HAVANA — A delegation of U.S. Roman Catholic Church leaders urged Barack Obama's administration Tuesday to seize what they called a rare political opportunity to lift the 47-year-old economic embargo against Cuba's communist government.
Bishop Thomas Wenski of Orlando, Florida, said the U.S. church welcomed a recent move by Washington to relax travel restrictions on Cuban Americans with family in Cuba as well on the remittances they can send to those families. But he said there is much more to be done.
Wenski said at a news conference that the U.S. church hopes "both sides listen to their better angels" and move to normalize ties.
The U.S. church long has urged an end to the embargo, imposed by Washington in 1962 to weaken Cuba's communist government. Opponents argue that easing or lifting the sanctions will only sustain a government that doesn't tolerate dissent.
Cardinal Sean O'Malley of Boston said Obama's election presents a rare opportunity to bridge an "immense psychological distance" that has marred relations and end an economic policy the church says punishes Cuban citizens.
"There were other opportunities that were lost," Wenski said. "And it's important we do not lose the opportunity this time."
Wenski, O'Malley and Auxiliary Bishop Oscar Cantu of San Antonio, Texas, met on Monday with Cuban Cardinal Jaime Ortega and diplomats at the U.S. Interests Section, which serves as an informal U.S. government mission. They planned to meet with Ricardo Alarcon, head of Cuba's parliament, later Tuesday.
Wenski said the delegation came away from the Interests Section meeting with the impression that U.S. policy toward Cuba is under review and that "their approach seems to be piece by piece." He urged a quicker pace after "50 years of lack of confidence on both sides."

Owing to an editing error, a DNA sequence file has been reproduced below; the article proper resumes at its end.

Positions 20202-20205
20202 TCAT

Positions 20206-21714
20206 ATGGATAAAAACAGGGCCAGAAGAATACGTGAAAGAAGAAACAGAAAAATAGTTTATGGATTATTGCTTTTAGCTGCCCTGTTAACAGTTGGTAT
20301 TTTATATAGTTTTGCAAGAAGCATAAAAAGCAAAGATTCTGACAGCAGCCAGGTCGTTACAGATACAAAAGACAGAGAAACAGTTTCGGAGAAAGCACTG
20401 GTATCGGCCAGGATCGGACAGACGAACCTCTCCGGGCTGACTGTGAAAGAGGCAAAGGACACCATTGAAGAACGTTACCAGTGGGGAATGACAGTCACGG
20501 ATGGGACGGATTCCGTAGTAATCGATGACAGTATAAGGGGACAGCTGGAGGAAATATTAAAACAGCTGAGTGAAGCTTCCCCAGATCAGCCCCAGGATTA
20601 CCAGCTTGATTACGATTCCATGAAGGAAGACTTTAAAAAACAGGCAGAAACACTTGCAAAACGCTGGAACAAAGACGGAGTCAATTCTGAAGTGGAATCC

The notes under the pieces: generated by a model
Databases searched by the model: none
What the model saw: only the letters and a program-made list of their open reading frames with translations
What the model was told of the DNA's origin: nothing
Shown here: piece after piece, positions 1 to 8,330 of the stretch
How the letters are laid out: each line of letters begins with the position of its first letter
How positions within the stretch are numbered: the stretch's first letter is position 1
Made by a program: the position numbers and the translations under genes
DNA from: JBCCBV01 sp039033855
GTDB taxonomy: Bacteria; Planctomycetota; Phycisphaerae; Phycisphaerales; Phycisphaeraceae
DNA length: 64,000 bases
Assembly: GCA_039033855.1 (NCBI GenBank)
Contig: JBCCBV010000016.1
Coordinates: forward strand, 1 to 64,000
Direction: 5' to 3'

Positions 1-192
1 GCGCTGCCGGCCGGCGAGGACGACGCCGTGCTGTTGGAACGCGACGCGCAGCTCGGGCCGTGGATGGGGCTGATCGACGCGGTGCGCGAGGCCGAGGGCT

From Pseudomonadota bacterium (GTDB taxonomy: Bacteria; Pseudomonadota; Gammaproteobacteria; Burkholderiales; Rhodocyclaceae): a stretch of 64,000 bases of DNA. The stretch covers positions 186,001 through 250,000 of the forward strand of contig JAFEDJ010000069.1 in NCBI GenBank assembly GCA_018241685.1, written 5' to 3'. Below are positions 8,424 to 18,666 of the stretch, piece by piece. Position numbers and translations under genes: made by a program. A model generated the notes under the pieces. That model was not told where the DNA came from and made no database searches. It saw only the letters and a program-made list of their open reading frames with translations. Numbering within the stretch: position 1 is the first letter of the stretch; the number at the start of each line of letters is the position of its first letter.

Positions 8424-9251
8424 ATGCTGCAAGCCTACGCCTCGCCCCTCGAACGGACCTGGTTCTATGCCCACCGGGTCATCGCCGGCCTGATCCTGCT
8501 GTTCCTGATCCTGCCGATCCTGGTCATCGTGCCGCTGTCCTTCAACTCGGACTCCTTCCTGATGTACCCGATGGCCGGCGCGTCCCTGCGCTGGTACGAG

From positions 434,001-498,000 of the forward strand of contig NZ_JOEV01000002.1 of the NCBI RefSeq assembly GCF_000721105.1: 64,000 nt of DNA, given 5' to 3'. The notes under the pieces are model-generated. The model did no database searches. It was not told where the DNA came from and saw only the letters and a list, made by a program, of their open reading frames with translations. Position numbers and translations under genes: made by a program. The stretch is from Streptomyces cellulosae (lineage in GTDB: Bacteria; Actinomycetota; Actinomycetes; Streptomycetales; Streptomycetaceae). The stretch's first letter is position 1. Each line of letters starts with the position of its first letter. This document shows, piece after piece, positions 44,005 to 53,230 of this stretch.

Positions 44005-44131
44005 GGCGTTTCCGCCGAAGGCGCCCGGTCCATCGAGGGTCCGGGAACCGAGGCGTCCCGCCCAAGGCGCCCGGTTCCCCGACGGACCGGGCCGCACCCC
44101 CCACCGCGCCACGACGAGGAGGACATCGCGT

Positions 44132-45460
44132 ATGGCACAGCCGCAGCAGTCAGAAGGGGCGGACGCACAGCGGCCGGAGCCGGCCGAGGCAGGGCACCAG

"That's a lot of history to overcome," Wenski added. "We would hope that both sides listen to their better angels."
The delegation is also in Cuba to check on church-funded hurricane recovery projects.
Cuba's Catholic Church received more than $860,000 in funds from U.S. churches after Hurricanes Gustav, Ike and Paloma struck the island last year. The storms caused more than $10 billion in damage, left about 500,000 Cubans homeless and devastated farms across the island. Church funds are being used to rebuild homes and local churches and to construct a new seminary on the outskirts of Havana.
The delegation is visiting parishes in Havana and the eastern cities of Holguin and Santiago de Cuba before returning to the United States on Friday.
Under Obama, the U.S. and Cuba have agreed to renew immigration talks suspended under the administration of President George W. Bush. But they've sparred over a U.S. suggestion that Havana release dozens of political prisoners.
Cuba insists that any dialogue have no preconditions — but it also has pushed for the release of the "Cuban Five," men convicted of being unregistered foreign agents by a Miami court in 2001. Three also were convicted of conspiracy to obtain military secrets from the U.S. Southern Command. Cuba says that the men were trying to avoid terrorist attacks on the island and that anti-Castro sentiment in South Florida kept them from getting a fair trial.
Wenski said Tuesday that the Cuban church has enjoyed more freedom since a 1998 visit by Pope John Paul II and that the country, which is suffering a severe economic crisis, "has reasons for hope. I believe this visit is a reason for that kind of hope."